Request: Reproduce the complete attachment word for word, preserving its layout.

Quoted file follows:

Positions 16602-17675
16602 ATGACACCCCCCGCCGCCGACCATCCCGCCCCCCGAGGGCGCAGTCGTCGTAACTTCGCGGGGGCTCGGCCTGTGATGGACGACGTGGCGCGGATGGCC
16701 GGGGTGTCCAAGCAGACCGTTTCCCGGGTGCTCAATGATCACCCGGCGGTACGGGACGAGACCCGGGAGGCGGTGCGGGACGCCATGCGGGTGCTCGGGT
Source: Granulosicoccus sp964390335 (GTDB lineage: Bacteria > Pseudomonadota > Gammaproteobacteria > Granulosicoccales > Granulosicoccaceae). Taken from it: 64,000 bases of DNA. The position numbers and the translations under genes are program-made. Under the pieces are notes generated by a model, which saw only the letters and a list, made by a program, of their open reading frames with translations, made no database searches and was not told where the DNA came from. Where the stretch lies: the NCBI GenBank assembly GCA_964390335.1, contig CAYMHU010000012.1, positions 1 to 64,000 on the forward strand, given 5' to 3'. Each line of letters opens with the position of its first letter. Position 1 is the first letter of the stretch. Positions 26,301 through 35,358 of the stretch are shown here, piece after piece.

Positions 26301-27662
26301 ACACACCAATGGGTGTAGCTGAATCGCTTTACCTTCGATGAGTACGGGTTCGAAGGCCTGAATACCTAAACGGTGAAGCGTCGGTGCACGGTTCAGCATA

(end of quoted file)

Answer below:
Positions 16602-17675
16602 ATGACACCCCCCGCCGCCGACCATCCCGCCCCCCGAGGGCGCAGTCGTCGTAACTTCGCGGGGGCTCGGCCTGTGATGGACGACGTGGCGCGGATGGCC
16701 GGGGTGTCCAAGCAGACCGTTTCCCGGGTGCTCAATGATCACCCGGCGGTACGGGACGAGACCCGGGAGGCGGTGCGGGACGCCATGCGGGTGCTCGGGT
Source: Granulosicoccus sp964390335 (GTDB lineage: Bacteria > Pseudomonadota > Gammaproteobacteria > Granulosicoccales > Granulosicoccaceae). Taken from it: 64,000 bases of DNA. The position numbers and the translations under genes are program-made. Under the pieces are notes generated by a model, which saw only the letters and a list, made by a program, of their open reading frames with translations, made no database searches and was not told where the DNA came from. Where the stretch lies: the NCBI GenBank assembly GCA_964390335.1, contig CAYMHU010000012.1, positions 1 to 64,000 on the forward strand, given 5' to 3'. Each line of letters opens with the position of its first letter. Position 1 is the first letter of the stretch. Positions 26,301 through 35,358 of the stretch are shown here, piece after piece.

Positions 26301-27662
26301 ACACACCAATGGGTGTAGCTGAATCGCTTTACCTTCGATGAGTACGGGTTCGAAGGCCTGAATACCTAAACGGTGAAGCGTCGGTGCACGGTTCAGCATA